Review by Frank Plowright
A positive aspect of stories written by René Goscinny, both for Lucky Luke and elsewhere, is that he highlighted what he felt was wrongdoing or exploitation. There’s an example in the opening pages in which he notes the basic historical elements of Oklahoma, portions of which were first ceded to re-located Native Americans. Manipulation on a grand scale then, in effect, rescinded this settlement. This is mentioned in passing, but others wouldn’t have bothered, and the conclusion notes a rare happy ending for the Native American communities.
The great Oklahoma Land Run of 1889 gave new settlers the opportunity to stake out plots of land, and occupy them, but they were only permitted to do so from a given time on a given day. This scenario affords good comic potential with Lucky Luke hired by the government to ensure there’s no claim-jumping or other jiggery-pokery.
Naturally there are those with no intention of adhering to the rules, primarily the sneaky Coyote Will, the dim Dopey, and the strong, but not exactly smart Beastly Blubber. These are stock characters onto whom the plot is applied, as was often the case in Lucky Luke, but the resulting gags and twist are good enough, so the basic characterisation is irrelevant.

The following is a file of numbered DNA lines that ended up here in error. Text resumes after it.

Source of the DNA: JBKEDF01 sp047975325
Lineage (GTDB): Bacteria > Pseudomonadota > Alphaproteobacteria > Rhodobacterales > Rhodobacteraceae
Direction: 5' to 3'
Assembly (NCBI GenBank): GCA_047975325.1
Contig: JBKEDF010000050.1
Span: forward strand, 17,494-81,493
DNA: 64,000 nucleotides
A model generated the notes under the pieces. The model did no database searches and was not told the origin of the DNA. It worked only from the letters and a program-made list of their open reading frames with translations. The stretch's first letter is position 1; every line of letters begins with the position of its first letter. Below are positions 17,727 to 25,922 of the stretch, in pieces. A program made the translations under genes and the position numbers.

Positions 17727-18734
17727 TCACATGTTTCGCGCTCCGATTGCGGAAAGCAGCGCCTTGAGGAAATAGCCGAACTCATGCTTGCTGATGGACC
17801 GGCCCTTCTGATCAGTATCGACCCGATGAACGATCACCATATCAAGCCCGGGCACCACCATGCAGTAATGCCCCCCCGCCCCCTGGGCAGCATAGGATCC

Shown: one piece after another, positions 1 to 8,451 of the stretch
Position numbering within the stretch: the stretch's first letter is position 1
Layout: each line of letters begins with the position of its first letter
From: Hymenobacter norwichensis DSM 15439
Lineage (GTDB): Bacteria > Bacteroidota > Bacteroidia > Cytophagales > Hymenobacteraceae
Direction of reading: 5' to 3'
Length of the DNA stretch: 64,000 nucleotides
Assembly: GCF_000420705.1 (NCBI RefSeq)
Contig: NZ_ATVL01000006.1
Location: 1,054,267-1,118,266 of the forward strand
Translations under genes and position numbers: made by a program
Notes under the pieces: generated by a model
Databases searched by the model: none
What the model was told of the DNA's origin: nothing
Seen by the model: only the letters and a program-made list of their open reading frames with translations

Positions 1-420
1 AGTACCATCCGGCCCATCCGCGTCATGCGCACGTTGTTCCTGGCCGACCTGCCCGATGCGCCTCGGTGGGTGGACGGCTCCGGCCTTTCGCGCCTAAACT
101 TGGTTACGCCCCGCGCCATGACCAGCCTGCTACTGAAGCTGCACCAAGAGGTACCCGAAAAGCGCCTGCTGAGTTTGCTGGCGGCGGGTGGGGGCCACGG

This isn’t the best Lucky Luke, but neither is it poor. Morris’ cartooning is deft, expressive and very funny, and the script, if a little meandering, packs in the gags as a new settlement is founded and Luke sticks around for the teething troubles. As the previous volumes were markedly better, it’s worth speculating if Goscinny’s mind was on other matters. Less than a year after The Oklahoma Land Rush was serialised in Spirou, he and others published the first issue of a competing magazine, Pilote. Much preparatory work was required, and Goscinny was simultaneously creating features for the new magazine, from which Asterix the Gaul would become his defining work.
It should also be mentioned that this the first Lucky Luke volume in which the pages are numbered in traditional fashion. Up until the previous volume, The Judge, Morris had been numbering the pages sequentially from the first he drew in 1946, finishing with 566. He’d end up drawing over 3000 pages of Lucky Luke.